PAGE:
We know you’ve missed us, it’s been an entire week.
We come bearing space stuff.
The business and wonder of space exploration never stops and we’ve had quite an interesting week. Star Letters just completed a trip to Kennedy Space Center to observe SpaceX’s launch of supplies to the space station––which was beautiful.
Why do we stay in the trenches? To make sure you’re informed, and to bring you as close as possible to the great unfolding story that is space. And you know…keep you entertained.
So what’s up this week? Your friendly neighborhood billionaire, the eccentric Richard Branson. As with all billionaires, Branson is the founder of Virgin Galactic, which experienced a breakthrough moment with a flight test in the desert. And speaking of billionaires, Elon Musk’s Dragon has arrived at the ISS with some sort of vacuum cleaner thing for space.
Richard Branson’s Virgin Galactic Makes Breakthrough Flight, Pilot Survives.
“Unity took off from the Mojave Air and Space Port, lifted by the jet-powered mothership Eve. The carrier aircraft lifted Unity to an altitude of 46,500 feet above the desert. Eve released Unity from under its wing and, with a two-member crew of Mark Stucky and Dave Mackay, Unity’s rocket motor roared to life. The rocket screamed into a steep climb as the engine burned for 30 seconds, pushing Unity past the speed of sound to Mach 1.87.”
Alright, that’s pretty amazing. Next up: Space?
SpaceX’s Dragon Capsule Arrives at the Space Station with Extraordinary Science, Not Enough Alcohol.
“Just 38 hours after leaving Earth, SpaceX’s CRS-14 Dragon completed her rendezvous with the International Space Station. Grapple occurred 06:40 EDT (10:40 UTC) to be followed by berthing to Node-2 Harmony’s nadir port at around 09:00 EDT (13:00 UTC). Arriving with the flight-proven Dragon is a wealth of scientific experiments that will add to the 280 investigations slated for the current Expedition 55 and 56 increments.”
CanadaArm is a hero who captures spacecraft. Let’s give Canada some credit.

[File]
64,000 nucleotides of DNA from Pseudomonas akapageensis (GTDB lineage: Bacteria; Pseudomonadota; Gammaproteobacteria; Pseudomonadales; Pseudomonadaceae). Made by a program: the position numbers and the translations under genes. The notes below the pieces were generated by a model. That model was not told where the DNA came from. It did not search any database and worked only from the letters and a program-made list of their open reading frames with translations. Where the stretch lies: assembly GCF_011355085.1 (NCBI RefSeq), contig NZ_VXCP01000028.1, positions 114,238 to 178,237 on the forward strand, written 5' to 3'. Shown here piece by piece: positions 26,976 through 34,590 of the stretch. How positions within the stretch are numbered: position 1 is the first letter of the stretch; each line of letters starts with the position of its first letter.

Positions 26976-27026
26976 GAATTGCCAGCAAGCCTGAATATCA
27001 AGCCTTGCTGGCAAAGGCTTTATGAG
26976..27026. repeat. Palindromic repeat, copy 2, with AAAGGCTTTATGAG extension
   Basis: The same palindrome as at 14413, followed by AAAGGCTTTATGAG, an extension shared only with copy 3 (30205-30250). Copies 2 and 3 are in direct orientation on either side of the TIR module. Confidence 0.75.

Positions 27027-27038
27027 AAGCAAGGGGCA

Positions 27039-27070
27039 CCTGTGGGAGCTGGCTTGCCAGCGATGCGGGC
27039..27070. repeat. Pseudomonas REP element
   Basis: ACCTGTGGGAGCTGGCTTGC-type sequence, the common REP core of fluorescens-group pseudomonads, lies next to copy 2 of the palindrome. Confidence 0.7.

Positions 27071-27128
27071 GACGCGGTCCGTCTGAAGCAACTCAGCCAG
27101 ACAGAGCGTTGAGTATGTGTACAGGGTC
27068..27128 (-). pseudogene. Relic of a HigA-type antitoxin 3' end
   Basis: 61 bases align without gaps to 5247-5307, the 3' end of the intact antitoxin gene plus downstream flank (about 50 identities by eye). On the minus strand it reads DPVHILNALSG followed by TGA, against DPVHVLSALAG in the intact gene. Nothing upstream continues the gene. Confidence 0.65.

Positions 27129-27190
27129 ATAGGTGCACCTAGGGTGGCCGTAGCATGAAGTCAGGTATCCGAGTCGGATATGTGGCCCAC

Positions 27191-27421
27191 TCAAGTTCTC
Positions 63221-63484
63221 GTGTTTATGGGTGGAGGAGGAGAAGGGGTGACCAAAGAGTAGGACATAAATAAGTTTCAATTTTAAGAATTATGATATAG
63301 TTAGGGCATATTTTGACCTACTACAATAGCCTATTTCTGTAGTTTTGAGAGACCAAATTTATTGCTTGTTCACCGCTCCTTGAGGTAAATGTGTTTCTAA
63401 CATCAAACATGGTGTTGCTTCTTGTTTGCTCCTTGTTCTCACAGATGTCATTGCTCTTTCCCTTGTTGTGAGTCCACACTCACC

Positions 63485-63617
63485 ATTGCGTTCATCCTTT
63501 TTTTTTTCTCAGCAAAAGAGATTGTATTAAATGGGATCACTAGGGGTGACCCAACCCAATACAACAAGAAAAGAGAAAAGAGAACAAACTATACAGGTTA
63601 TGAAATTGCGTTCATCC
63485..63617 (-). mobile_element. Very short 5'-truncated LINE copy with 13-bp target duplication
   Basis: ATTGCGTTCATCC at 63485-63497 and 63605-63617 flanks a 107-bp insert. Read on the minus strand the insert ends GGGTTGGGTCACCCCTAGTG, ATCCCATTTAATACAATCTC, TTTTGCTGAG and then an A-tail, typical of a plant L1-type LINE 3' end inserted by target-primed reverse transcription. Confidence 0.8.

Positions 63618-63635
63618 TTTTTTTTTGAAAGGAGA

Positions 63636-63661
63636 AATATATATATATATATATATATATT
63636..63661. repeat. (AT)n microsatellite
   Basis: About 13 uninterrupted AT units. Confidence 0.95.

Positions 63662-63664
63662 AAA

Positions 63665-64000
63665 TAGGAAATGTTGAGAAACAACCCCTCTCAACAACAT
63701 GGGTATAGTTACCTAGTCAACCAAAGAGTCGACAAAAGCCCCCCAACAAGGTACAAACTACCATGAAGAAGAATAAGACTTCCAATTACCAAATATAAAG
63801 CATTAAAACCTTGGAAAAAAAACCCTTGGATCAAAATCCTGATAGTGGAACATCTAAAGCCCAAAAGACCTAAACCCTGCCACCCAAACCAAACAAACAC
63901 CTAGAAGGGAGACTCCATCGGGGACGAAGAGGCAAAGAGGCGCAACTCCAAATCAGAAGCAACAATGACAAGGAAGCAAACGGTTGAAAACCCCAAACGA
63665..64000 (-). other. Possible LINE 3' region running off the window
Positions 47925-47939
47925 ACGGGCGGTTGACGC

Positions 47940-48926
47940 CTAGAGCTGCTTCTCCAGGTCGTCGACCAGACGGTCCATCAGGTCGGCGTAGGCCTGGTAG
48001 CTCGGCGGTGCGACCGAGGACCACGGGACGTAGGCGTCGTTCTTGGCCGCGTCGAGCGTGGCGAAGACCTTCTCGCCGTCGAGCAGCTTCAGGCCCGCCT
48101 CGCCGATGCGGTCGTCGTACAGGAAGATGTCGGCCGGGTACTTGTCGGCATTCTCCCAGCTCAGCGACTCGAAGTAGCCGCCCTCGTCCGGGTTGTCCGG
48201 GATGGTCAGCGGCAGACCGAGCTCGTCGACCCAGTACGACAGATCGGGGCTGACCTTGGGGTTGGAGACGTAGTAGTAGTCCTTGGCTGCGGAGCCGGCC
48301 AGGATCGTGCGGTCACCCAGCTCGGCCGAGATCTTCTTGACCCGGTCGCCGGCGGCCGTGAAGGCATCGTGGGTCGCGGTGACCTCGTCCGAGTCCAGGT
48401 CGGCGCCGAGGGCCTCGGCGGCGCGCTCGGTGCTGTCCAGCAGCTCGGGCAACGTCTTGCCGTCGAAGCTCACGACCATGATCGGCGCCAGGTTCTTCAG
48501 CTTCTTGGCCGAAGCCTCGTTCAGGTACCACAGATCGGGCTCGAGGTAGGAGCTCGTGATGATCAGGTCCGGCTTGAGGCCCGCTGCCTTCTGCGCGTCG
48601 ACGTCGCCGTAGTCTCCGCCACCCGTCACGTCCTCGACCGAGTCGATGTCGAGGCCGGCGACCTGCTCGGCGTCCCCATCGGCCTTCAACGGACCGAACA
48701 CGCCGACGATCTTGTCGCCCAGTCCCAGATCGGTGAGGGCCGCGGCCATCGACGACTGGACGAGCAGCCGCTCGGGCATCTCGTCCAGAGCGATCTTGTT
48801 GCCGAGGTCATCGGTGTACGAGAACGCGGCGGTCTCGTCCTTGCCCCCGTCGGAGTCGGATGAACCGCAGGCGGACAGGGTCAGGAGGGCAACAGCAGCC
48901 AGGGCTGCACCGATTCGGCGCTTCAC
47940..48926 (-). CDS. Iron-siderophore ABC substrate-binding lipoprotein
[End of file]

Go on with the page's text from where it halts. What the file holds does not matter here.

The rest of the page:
Space is Getting as Dirty as West Hollywood
“Debris has become a major issue for space operations. There are swaths of garbage and unused components from previous missions zipping around the world at thousands of miles per hour. Left unchecked, errant debris forces satellites and even the International Space Station to use crucial fuel reserves to adjust their flight paths to avoid cataclysmic collisions. A piece as small as a marble can easily destroy a spacecraft due to the velocity at which it travels. Collisions give rise to more debris, so one collision could set off a catastrophic chain reaction of impacts with other objects in space.”
That’s just messed up.
New Kids on the Block, Rocket Lab, Will Launch Its First Real Mission from Middle Earth?
“The company will launch its small Electron rocket with payloads from two paying satellite operators on board — just three months after completing a second test flight of the vehicle. The upcoming mission will initiate the beginning of customer operations for Rocket Lab, which claims to have a busy manifest for this year and next.”
“After four years of developing the Electron, Rocket Lab flew the vehicle for the first time in May 2017 out of the company’s own private launch site in New Zealand. That test flight — appropriately dubbed “It’s a Test” — made it to space, though the rocket didn’t achieve orbit, due to a glitch in communication equipment on the ground.”
Read: The Verge
We can’t wait to see The Electron Rocket in person
She’s A Mother of Two. A Space Reporter. A Rocket Chaser. And One of Elon Musk’s New Favorite Photographers.
Star Letters was in attendance as well and we some extraordinary story tellers and artists who themselves are greatly inspired by what they are witnessing. One of those people, Pauline Acalin, has been chasing SpaceX rockets on the west coast for a couple of years now and is now a rockstar rocket chaser publishing both her reporting and photography. Recently, Pauline’s photos got the coveted Elon Musk retweet when she stalked SpaceX’s new nosecone-catching ship.
Read: Star Letters
Pauline Acalin took this photo
Until next week, friends!